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Less is more? Employment rates and economic growth

Labour market participation is a key factor in determining monetary policy.

Less is more? Employment rates and economic growth
Published 23 Apr 2018 

Labour market participation, the proportion of a country’s population that is either working or actively looking for a job, seems like a boring statistical constant. In advanced economies it has hardly changed in recent decades.

But the latest IMF World Economic Outlook devotes a chapter to labour market participation, and it is a key to understanding current US monetary policy.

It is sometimes said that economic growth depends on the “three Ps”: productivity, population, and participation. The overall participation rate may not have changed much, but the combination of ageing populations, social change, higher educational attainments, the business cycle, and rapid technological development has substantially altered the components that make up the aggregate figure.

Men have been dropping out of the labour force, offset in the aggregate figures by increased participation by women. Variation between individual countries’ rates (shown by the shaded areas) has narrowed over time, especially for women’s participation.

This might seem to be a universal social trend, but in fact there are big differences between countries, with participation holding up for both men and women in Germany, Sweden, and South Korea, while rates for both fell in the US and Canada. Japan and Australia followed the more typical trend, with men’s participation falling and women’s rising.

Further disaggregation shows a drop in participation of the younger population (15–24 year-olds), with many spending more time in study. Participation by older workers (especially the 55–64 cohort), particularly women, has risen strongly.

The divergences between countries and characteristic differences at the two ends of the age spectrum suggest that outcomes are amenable to policy action. Greater participation by women, for example, reflects family-friendly policies, as well as social trends and wider educational attainment.

Those who are marginally attached to the labour force (usually the young and the old) are more likely to respond to financial incentives such as tax/benefits interaction.

Getting more of the population into the labour market (and into employment) is not only good for GDP, but also contributes to how satisfied people are with their lives. The dismal story of America’s falling longevity among older white men has multiple causes, but the absence of satisfactory work opportunities is one important factor in these “deaths of despair”.

In addition to influencing longer-term economic growth, participation is a key factor in current monetary-policy deliberations. The US debate illustrates the issues, and the same considerations are relevant in Europe.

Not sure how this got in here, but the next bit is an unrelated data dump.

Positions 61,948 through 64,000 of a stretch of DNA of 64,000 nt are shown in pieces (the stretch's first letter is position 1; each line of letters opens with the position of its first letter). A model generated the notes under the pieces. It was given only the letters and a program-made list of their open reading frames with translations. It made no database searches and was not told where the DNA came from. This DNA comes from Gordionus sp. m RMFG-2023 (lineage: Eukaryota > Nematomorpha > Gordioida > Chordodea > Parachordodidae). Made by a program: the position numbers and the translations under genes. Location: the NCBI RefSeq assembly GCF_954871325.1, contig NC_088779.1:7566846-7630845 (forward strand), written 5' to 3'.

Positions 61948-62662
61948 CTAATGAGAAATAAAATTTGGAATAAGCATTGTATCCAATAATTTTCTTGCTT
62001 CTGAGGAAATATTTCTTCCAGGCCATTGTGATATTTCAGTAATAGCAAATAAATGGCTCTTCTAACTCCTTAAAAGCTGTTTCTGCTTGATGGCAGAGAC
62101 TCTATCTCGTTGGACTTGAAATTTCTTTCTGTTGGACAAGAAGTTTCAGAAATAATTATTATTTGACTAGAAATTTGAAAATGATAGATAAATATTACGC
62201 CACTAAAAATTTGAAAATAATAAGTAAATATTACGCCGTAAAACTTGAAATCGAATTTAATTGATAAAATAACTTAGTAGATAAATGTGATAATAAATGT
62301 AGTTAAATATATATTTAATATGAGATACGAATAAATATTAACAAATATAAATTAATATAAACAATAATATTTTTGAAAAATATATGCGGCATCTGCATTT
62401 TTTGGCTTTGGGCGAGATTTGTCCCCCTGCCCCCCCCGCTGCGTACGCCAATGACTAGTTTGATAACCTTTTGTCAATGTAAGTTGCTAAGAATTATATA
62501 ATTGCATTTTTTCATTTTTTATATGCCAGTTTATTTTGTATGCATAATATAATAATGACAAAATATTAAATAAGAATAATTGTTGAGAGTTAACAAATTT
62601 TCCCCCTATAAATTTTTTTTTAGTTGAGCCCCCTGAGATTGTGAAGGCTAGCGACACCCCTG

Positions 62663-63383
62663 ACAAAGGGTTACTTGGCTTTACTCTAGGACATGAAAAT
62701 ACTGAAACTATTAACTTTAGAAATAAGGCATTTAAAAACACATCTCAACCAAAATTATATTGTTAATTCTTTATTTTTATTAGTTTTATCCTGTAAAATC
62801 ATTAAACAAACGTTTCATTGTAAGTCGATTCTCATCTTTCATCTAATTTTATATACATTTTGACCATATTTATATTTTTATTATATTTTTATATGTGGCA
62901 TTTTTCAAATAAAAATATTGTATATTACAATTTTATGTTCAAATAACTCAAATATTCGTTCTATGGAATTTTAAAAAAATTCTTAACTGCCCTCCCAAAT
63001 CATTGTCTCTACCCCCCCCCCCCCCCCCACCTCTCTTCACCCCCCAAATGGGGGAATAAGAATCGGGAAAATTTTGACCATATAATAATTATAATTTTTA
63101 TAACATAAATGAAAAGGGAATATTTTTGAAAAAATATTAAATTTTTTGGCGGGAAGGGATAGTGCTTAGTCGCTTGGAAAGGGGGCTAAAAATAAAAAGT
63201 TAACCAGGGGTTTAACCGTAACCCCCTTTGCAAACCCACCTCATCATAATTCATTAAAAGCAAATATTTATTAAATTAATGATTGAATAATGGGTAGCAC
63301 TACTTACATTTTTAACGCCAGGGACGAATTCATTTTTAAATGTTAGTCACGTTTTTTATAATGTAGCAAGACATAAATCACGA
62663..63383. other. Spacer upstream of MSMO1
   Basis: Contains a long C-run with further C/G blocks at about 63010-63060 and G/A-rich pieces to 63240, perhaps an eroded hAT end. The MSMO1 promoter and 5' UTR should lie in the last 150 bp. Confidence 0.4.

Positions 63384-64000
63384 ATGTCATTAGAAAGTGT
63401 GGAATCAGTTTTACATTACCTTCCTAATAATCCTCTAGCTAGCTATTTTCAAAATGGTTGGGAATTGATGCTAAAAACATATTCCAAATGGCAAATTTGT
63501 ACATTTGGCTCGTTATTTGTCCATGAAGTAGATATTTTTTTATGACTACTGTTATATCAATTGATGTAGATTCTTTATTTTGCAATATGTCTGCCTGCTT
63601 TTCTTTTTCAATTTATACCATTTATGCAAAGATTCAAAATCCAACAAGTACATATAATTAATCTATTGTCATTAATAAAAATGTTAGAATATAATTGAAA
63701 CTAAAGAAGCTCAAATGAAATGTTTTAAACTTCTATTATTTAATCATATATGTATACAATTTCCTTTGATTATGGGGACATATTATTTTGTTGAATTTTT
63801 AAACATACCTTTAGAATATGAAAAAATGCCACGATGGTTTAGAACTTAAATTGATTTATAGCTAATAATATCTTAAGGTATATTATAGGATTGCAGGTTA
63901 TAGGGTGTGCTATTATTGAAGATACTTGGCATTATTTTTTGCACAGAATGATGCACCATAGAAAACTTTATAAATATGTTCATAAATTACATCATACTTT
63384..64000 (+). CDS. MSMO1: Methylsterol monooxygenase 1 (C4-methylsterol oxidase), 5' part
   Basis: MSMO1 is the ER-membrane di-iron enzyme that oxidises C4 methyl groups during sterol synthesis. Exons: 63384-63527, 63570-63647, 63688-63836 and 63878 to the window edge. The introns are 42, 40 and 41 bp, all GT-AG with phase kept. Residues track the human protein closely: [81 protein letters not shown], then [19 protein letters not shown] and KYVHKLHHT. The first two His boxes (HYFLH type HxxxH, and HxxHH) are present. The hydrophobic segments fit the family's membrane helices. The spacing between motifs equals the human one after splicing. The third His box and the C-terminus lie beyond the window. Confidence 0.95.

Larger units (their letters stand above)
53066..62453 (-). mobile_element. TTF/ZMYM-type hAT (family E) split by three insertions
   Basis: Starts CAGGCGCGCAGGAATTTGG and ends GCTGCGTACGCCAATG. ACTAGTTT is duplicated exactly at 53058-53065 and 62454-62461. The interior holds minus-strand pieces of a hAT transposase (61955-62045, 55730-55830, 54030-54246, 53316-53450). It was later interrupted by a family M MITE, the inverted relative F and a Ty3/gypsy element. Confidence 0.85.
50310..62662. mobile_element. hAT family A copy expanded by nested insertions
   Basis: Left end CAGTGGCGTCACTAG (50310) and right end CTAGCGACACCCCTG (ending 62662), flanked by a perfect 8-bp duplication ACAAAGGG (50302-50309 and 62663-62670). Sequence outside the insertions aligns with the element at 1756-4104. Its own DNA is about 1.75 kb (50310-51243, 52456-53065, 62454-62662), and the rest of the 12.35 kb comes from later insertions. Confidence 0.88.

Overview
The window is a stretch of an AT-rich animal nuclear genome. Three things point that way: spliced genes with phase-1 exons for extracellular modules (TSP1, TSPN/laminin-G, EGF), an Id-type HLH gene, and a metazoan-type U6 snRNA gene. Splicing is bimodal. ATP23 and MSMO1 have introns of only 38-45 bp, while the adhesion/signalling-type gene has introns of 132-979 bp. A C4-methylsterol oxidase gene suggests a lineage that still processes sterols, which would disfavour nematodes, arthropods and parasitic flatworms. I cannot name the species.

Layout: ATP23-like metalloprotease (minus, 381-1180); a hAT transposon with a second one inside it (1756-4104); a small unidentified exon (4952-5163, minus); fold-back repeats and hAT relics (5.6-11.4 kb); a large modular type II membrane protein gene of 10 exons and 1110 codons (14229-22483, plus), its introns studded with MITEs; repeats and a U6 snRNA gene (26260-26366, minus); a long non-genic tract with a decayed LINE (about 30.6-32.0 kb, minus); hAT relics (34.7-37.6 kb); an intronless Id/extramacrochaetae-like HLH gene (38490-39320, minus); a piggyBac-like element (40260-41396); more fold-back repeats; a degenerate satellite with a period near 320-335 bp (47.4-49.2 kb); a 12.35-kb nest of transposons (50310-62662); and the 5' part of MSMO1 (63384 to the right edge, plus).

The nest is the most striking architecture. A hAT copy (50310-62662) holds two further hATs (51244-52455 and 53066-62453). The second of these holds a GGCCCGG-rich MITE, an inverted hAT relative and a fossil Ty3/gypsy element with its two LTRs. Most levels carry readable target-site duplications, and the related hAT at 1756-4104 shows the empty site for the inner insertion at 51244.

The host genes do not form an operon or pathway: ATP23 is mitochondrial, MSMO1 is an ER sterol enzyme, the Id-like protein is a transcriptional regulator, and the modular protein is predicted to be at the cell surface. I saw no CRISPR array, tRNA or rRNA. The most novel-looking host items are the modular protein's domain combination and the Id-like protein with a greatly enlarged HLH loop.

How does the Federal Reserve know when to tighten policy to keep inflation in check? The headline rate of unemployment has fallen to 4.1%, which many would consider to be below “full employment”. Why is the Fed still on a gradual path to normalising policy if the economy is already running at full capacity?

The 2008 recession and subsequent slow recovery not only put people out of work, but discouraged some to the point that they dropped out of the labour force altogether – no longer actively looking for work, so no longer counted as unemployed. The recovery has, however, lured some of these discouraged workers back into the labour force.

If this process has further to go, the Fed should maintain its accomodative policy stance. But how can the Fed tell how much of the 3-percentage-points fall in participation since 2007 reflects changing age composition, as the baby boomers reached retirement age? These (and other compositional factors) are not responsive to monetary-policy action.

The graph below decomposes the fall in US participation since 2007 into two parts: the blue area shows the fall in participation that can be explained solely in terms of age-composition changes, assuming that 2007 participation rates for each of the component groups remained unchanged. The residual, the pink area, might be attributed to cyclical effects.

It looks like most of the cyclical fall in participation has been recovered, which would suggest that the labour market is tight, with little prospect of encouraging more non-participants into work. But steady GDP growth and appropriate policy measures could bring in more young workers (some have been studying because they can’t find a suitable job), encourage more older workers to stay in employment, and reverse the atypical fall in women’s participation in the US.

Women’s participation rose strongly after the Second World War. These additional workers added 14% to GDP in the three decades after 1970. But women’s participation peaked in 2000 and is now lower than in 1970: for 25–54 year-olds, it has fallen from 77.3% to 75.2%. Japan, usually associated with low female participation, has now overtaken the US.


Photo via Flickr user @mjb

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